Banks based in the European Union are major funders of companies at high risk of involvement in land-grabbing and deforestation, according to new research by Fern.
The study examines the sources of finance of 23 large companies involved in agriculture and commodity trading in tropical regions, including big names such as Wilmar, Olam International and Sime Darby. All the companies surveyed had been subject to claims of land-grabbing or human rights abuses linked to land acquisition. Many operate in sectors plagued by deforestation.
The research found that EU banks were responsible for more than USD 18 billion of loans – nearly forty per cent of all loan finance provided to these companies – over the period 2010-15.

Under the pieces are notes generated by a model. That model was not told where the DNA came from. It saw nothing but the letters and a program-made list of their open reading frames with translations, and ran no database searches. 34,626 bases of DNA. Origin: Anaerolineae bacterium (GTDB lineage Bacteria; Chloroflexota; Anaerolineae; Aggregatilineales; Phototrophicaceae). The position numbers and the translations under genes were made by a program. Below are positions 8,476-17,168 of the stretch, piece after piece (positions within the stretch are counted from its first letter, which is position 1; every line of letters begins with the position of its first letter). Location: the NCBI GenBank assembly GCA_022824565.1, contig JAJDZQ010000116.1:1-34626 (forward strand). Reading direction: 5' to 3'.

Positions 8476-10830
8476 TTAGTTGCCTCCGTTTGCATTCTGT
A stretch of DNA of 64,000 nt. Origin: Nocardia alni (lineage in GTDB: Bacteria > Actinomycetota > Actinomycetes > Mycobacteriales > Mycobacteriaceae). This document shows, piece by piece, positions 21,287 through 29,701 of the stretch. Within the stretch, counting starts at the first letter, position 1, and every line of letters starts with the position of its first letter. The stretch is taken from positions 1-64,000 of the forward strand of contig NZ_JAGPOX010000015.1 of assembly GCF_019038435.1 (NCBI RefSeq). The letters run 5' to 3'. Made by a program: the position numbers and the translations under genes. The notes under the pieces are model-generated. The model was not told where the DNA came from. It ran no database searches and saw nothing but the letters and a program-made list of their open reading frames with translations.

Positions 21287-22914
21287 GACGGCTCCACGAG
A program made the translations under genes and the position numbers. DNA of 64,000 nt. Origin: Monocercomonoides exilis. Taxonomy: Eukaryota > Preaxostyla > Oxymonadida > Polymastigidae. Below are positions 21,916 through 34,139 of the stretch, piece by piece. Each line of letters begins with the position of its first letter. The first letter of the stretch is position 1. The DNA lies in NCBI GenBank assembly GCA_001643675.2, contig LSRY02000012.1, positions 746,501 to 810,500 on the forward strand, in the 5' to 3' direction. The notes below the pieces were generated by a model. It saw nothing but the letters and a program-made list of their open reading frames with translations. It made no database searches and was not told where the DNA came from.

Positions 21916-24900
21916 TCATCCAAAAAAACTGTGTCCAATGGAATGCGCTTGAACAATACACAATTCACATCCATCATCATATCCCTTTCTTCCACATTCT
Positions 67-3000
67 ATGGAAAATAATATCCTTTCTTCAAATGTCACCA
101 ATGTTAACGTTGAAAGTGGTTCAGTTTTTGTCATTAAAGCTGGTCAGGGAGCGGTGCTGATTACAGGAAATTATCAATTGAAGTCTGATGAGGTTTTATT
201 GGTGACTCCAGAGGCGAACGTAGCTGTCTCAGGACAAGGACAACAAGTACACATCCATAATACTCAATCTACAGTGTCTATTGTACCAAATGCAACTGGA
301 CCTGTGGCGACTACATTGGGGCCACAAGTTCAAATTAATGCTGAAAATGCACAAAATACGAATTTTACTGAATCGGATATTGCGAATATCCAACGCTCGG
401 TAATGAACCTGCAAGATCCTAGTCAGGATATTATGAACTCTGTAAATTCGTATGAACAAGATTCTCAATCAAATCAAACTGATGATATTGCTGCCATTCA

In contrast, EU investment institutions – such as pension funds, insurance funds and asset managers – were not major investors in companies challenged by allegations of land-grabbing and deforestation. EU investment funds held less than five per cent of the value of all shares in the businesses surveyed.
The aim of the research was to provide information that could be used to harness the power of EU financiers to improve environmental practices at businesses they fund. The evidence indicates that policymakers and campaigners should focus their efforts on banks rather than investment funds: judging by the sums of money involved, EU banks are likely to have more influence.
Inevitably, Brexit will change the picture, but even without the contribution of British financiers, the research suggests that EU banks still account for about a quarter of lending to these high-risk companies.
As this issue of ForestWatch was going to press http://forestsandfinance.org/ was launched. This website highlights the role that finance plays in enabling tropical deforestation. It is the result of research by organisations including Rainforest Action Network, TuK INDONESIA, and Profundo.